The greatest problem currently facing aquaculture and fisheries is genetic degradation of broodstock; this is due to the harmful effects of inbreeding of broodstocks as commercial aquaculture production increases. Genetic improvement of aquaculture species offers a substantial opportunity for increasing production of aquaculture operations and businesses. The USDA has listed genetic improvement of aquaculture species as a top research priority. Genetic improvement programs within aquaculture species such as salmonids, tilapia, and catfish have resulted in 15-20% gain in growth rate per generation. Therefore, the real challenge for the next decade is to get the aquaculture industries to introduce effective genetic improvement programs using selective breeding.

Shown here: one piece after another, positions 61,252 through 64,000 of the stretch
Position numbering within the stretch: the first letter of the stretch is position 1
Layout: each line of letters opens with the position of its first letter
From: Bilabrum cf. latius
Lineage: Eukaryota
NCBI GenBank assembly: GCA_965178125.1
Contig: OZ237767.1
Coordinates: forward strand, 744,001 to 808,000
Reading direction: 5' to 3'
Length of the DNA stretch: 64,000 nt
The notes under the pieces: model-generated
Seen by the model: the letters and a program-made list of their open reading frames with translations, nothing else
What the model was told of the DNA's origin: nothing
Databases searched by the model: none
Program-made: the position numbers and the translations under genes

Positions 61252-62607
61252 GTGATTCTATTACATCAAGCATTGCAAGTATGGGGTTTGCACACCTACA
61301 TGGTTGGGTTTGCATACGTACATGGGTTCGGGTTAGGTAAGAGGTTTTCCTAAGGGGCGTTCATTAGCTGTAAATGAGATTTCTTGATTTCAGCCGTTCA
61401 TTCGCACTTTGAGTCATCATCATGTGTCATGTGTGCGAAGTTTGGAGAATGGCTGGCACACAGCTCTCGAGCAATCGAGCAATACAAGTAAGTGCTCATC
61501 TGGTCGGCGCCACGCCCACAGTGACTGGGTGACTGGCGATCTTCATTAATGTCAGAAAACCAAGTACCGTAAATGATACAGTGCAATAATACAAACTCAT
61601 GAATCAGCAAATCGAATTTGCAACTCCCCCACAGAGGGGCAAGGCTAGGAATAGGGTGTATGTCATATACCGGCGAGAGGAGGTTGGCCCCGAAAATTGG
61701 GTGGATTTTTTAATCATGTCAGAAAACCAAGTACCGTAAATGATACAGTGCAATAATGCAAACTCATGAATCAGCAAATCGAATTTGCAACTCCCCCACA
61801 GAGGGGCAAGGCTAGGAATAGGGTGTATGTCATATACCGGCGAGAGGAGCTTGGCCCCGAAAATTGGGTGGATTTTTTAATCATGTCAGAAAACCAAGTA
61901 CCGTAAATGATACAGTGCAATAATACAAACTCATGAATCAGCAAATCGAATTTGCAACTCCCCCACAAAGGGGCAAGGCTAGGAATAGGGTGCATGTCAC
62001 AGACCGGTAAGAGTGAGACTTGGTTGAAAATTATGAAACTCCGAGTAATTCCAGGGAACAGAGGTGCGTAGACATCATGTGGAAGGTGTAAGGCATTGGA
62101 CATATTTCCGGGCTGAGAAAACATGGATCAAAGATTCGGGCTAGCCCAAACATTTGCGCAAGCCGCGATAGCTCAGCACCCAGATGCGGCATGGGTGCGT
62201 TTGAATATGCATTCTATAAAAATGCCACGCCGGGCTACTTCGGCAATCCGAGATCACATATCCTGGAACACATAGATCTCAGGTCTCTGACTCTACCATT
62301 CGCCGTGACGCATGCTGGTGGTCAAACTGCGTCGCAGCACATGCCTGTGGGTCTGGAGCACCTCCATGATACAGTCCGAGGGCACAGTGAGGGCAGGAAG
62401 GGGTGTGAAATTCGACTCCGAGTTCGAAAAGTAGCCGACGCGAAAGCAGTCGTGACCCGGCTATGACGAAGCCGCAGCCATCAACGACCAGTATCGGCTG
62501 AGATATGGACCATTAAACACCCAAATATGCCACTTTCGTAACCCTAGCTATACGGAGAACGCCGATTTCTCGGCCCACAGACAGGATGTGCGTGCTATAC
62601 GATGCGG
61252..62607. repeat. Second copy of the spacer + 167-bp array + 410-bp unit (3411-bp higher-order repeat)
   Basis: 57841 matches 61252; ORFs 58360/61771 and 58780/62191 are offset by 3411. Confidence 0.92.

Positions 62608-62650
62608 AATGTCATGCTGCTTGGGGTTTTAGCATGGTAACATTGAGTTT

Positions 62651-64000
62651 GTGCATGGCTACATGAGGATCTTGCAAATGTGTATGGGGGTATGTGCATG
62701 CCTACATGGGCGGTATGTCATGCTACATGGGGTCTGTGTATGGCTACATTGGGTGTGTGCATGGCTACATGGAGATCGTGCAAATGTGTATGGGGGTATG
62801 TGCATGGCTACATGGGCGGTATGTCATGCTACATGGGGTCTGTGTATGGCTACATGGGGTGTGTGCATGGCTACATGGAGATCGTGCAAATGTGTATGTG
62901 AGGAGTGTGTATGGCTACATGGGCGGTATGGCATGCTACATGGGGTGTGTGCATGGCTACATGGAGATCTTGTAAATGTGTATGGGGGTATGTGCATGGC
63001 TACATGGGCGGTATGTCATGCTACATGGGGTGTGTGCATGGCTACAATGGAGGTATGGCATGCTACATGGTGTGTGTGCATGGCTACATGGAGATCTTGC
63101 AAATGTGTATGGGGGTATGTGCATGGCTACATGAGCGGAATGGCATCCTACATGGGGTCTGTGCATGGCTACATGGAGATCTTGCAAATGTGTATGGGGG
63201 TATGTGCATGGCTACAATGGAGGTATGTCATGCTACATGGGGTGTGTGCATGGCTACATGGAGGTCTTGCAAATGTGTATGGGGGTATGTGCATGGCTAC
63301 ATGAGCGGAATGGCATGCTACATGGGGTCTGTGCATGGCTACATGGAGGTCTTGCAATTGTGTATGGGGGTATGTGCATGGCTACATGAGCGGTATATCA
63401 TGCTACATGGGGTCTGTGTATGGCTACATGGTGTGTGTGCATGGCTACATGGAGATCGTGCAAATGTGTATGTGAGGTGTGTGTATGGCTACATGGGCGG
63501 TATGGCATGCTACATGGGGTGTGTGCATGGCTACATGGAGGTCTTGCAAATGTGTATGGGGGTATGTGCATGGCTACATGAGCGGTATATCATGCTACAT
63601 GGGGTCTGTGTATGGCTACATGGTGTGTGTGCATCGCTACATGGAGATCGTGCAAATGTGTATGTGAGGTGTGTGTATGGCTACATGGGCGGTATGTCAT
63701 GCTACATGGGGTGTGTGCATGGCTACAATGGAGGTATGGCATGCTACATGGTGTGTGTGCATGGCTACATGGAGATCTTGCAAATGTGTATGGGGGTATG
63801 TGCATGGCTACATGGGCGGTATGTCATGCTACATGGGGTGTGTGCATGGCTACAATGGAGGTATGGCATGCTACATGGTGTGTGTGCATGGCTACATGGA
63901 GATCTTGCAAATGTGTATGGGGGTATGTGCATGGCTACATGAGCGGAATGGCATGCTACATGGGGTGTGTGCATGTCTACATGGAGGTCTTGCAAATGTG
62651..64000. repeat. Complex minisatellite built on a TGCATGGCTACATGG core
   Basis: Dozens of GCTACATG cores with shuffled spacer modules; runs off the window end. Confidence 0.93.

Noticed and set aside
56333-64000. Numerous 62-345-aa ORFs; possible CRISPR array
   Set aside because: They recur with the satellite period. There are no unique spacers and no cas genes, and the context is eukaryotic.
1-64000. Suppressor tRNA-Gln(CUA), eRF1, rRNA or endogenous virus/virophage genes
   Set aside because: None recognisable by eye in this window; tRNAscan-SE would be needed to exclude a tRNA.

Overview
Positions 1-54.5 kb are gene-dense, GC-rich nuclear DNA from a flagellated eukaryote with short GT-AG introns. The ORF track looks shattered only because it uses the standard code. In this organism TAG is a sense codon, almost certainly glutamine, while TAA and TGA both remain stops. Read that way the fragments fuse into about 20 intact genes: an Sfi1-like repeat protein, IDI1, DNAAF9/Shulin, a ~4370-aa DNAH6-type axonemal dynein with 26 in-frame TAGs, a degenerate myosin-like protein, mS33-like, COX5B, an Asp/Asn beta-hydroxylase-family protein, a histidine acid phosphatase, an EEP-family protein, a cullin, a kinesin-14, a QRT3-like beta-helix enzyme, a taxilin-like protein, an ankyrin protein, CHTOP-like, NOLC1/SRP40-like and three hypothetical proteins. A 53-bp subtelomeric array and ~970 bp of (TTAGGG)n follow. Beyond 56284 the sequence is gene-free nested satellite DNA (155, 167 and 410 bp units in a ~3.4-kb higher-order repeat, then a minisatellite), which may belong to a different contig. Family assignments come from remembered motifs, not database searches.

Research interests and focuses:
- Integrated genetic improvement of yellow perch broodstock for growth.
- Selective breeding for stress resistance in yellow perch.
- Developing genetically all-female populations of yellow perch.
- Genetic improvement of soybean diet utilization rate of yellow perch.
- Developing genetically male bluegill populations and broodstock.
- Developing genetically fast-growing monosex male populations in bluegill.
- Quantify genetic variation of different wild and cultured strains of largemouth bass.
- Genetic improvement of largemouth bass broodstocks.